Kat and Claribel Ortega at ALA annual convention 2019

Olivia Hinebaugh

What was your initial inspiration for writing this book?

The Birds, the Bees, and You and Me is so much of me in story form.

It’s not autobiographical exactly, but I poured in a ton of things that are important to me. The first seed of an idea was an underground high school midwife. Like, delivering a baby at prom. But the more I started to flesh out the idea, the more peripheral childbirth became.

It’s still a big part of the story, but now it’s about sexual health and feminism.

Lacey, the main character, is interested in childbirth. She wants to help pregnant and birthing people, but she also just wants to help her peers learn about safer sex and consent in a school where these things aren’t taught. But she also wants to hang out with her friends, fall in love, and play music.

What first inspired you to write for young readers?

I think I started writing YA because the characters were the same age I was when I started writing for fun. As a high-schooler, I wrote realistic fiction, fan fiction, and fantasy. I kept it all very secret, aside from allowing some of my best friends to read.

I like all kidlit, and I hope to one day be an author for younger children as well. But there is something sort of magical about writing YA. You can play with big ideas, and the characters are just stepping into the people they are.

I think of teenager-me and how little confidence I had—particularly in being a writer—and I just write some of the things I would have wanted to read, or what would have been helpful to read.

Please describe your pre-publication craft apprenticeship. How did you take your writing from a beginner level to publishable?

The biggest thing that has helped me be a better writer is reading. There’s a reason that advice is almost cliché. But I really wasn’t a big reader for most of my life. There were books here and there that were really impactful, but I never had a big pile of books I wanted to read. I was way more into other kinds of storytelling.

I loved movies and plays. So, the first type of writing I really studied was playwriting and screenwriting. I think that that gave me a medium I was more comfortable with in order to tell a story. I wasn’t confident about my prose, but I was confident about my characters and their voices.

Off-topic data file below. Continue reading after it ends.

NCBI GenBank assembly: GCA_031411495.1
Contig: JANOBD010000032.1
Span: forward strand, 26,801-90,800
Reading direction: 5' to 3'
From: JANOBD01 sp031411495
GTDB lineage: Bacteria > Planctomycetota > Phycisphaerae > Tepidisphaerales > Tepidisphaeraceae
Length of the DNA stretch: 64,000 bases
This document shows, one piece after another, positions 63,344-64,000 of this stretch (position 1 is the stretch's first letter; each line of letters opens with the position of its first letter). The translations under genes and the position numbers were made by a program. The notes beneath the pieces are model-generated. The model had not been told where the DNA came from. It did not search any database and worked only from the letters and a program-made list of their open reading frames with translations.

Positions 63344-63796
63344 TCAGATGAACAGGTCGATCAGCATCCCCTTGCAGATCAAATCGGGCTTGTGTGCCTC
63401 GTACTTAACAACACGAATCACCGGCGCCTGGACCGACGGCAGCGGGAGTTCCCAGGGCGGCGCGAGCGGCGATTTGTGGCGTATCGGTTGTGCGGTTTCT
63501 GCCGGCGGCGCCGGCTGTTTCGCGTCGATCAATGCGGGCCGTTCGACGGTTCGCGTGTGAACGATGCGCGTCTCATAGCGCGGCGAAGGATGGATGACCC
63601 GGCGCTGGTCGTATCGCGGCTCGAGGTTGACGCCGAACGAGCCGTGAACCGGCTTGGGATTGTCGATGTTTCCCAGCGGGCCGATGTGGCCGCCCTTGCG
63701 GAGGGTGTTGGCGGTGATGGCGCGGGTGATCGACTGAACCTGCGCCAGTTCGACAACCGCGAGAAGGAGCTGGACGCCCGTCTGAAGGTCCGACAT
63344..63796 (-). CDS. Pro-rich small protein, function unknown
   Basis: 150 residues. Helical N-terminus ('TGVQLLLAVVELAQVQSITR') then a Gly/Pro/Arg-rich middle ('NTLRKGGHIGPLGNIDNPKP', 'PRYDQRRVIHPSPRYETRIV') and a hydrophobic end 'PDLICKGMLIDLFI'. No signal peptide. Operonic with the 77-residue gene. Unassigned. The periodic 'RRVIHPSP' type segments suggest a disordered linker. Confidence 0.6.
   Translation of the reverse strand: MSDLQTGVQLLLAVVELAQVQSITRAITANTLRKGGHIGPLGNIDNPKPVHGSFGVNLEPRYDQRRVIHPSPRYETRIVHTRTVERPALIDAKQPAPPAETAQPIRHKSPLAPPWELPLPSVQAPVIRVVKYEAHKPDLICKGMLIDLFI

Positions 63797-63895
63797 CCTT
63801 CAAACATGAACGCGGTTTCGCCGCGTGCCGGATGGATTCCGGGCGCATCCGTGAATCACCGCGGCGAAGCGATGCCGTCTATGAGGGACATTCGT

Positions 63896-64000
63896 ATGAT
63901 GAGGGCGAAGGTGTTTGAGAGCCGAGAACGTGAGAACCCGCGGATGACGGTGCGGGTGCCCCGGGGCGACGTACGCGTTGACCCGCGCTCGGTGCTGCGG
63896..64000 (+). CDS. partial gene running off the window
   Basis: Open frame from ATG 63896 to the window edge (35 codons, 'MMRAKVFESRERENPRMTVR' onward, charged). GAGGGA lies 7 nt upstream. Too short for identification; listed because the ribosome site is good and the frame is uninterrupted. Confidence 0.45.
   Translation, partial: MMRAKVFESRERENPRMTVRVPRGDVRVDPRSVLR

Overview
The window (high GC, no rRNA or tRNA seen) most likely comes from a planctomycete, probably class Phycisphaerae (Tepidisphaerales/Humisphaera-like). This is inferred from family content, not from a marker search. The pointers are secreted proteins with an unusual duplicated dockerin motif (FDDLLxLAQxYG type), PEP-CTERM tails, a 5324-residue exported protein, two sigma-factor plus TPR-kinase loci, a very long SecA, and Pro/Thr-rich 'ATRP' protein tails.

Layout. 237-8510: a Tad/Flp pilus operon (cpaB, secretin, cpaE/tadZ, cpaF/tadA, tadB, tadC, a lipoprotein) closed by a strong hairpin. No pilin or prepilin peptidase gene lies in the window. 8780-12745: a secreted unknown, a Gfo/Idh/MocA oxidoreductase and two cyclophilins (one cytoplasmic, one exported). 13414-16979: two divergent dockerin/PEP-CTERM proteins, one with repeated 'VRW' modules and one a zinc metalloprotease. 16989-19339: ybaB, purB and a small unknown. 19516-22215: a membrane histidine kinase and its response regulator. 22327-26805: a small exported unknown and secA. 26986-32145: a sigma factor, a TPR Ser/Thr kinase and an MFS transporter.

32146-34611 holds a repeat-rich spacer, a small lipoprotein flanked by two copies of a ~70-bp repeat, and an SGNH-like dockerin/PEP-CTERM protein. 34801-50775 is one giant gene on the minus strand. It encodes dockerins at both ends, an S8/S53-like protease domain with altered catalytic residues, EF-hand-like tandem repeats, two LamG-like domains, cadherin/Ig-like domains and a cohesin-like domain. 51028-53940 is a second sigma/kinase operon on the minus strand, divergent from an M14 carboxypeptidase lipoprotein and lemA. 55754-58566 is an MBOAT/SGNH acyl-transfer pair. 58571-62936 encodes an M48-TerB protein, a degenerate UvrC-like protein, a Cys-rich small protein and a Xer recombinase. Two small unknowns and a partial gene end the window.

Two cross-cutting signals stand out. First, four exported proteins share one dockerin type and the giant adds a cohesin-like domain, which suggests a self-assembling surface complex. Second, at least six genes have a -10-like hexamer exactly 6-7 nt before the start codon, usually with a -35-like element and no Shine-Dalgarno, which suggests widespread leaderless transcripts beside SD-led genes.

I graduated college having built my own major from playwriting, theater, and fine arts. (I actually went to school as a music major, but that was about the only thing I didn’t study much of in college). I knew I loved creating. It wasn’t until I was about 25 or 26 that I even considered trying to write a book. That first novel I wrote was full of mistakes. Either I was trying too hard, reaching for words, and aside from dialogue, I really don’t think I had a very strong voice. Every subsequent book, writing the prose has gotten easier. I hope, of course, that it’s also getting better.

How did the outside (non-children’s-YA-lit) world react to the news of your sale?

Well, my mom had a lot more confidence that I would get published than I did. I’ve actually been very pleasantly surprised at how excited my non-publishing friends are! I think knowing your name is going to be in a bookstore is pretty big news. Of course, I get the “how are sales?” questions and the “why does it take so long for a book to come out” questions, but I also get a lot of squeeing and a lot of very sweet pictures of friends from all over with my book.

Olivia signing books

In terms of publishing, how did you navigate the process of finding an agent, and, with their representation, connecting your manuscript to a publisher?

I was unagented when I submitted The Birds, the Bees, and You and Me to SwoonReads. I did, however, sign with my current agent shortly after I had the book deal, but I queried him with picture books.

This is my third agent, so it hasn’t been a straightforward path at all, but I know very few writers who have had straight paths. I had gotten to a point where I was sitting on a lot of completed manuscripts but not a clear way forward.

I made a decision for 2017 to be the year I put it all out there, and that’s when I submitted to SwoonReads, got my book deal, and then found my agent. Putting it all out there worked!

Cynsational Notes

Kat Cho used to hide books under the bathroom sink and then sneak in there to read after bedtime. Her parents pretended not to know. This helped when she decided to write a dinosaur time-travel novel at the tender age of nine. Sadly, that book was not published.

She currently lives and works in New York City and spends her free time trying to figure out what kind of puppy to adopt.

Kat’s YA contemporary fantasy, Wicked Fox (out with Putnam Books for Young Readers/Penguin), is her debut.

When Olivia Hinebaugh isn’t writing fiction, she can be found writing freelance, making art, discovering new songs on Spotify, texting her writing buddies, or folding laundry.

She lives near Washington, D.C. with her spouse, three kids, a dog that looks like a coyote, and a one-eyed cat. The Birds, the Bees, and You and Me is her debut novel.

Stephani Martinell Eaton holds an MFA in Writing for Children and Young Adults from Vermont College of Fine Arts where she won the Candlewick Picture Book Award and the Marion Dane Bauer Award for middle grade fiction.